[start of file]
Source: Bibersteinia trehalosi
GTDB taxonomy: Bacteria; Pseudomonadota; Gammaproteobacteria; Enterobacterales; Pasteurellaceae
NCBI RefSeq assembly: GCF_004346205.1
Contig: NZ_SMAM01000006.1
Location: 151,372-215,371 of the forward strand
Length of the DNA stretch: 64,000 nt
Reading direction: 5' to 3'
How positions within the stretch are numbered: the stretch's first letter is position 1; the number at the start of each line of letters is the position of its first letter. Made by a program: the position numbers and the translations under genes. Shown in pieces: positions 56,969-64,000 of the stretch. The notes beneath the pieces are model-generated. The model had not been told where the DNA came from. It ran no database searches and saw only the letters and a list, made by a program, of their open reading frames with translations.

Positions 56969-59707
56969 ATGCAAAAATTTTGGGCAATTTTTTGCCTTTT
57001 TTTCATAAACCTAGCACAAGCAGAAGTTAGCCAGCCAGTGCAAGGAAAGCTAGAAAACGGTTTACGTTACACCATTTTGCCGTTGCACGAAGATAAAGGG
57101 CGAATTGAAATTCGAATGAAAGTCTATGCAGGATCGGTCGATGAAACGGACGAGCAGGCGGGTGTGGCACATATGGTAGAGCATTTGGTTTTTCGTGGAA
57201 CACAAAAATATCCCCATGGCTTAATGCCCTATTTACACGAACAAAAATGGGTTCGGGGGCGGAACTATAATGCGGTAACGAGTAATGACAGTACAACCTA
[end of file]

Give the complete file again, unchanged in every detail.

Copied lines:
Source: Bibersteinia trehalosi
GTDB taxonomy: Bacteria; Pseudomonadota; Gammaproteobacteria; Enterobacterales; Pasteurellaceae
NCBI RefSeq assembly: GCF_004346205.1
Contig: NZ_SMAM01000006.1
Location: 151,372-215,371 of the forward strand
Length of the DNA stretch: 64,000 nt
Reading direction: 5' to 3'
How positions within the stretch are numbered: the stretch's first letter is position 1; the number at the start of each line of letters is the position of its first letter. Made by a program: the position numbers and the translations under genes. Shown in pieces: positions 56,969-64,000 of the stretch. The notes beneath the pieces are model-generated. The model had not been told where the DNA came from. It ran no database searches and saw only the letters and a list, made by a program, of their open reading frames with translations.

Positions 56969-59707
56969 ATGCAAAAATTTTGGGCAATTTTTTGCCTTTT
57001 TTTCATAAACCTAGCACAAGCAGAAGTTAGCCAGCCAGTGCAAGGAAAGCTAGAAAACGGTTTACGTTACACCATTTTGCCGTTGCACGAAGATAAAGGG
57101 CGAATTGAAATTCGAATGAAAGTCTATGCAGGATCGGTCGATGAAACGGACGAGCAGGCGGGTGTGGCACATATGGTAGAGCATTTGGTTTTTCGTGGAA
57201 CACAAAAATATCCCCATGGCTTAATGCCCTATTTACACGAACAAAAATGGGTTCGGGGGCGGAACTATAATGCGGTAACGAGTAATGACAGTACAACCTA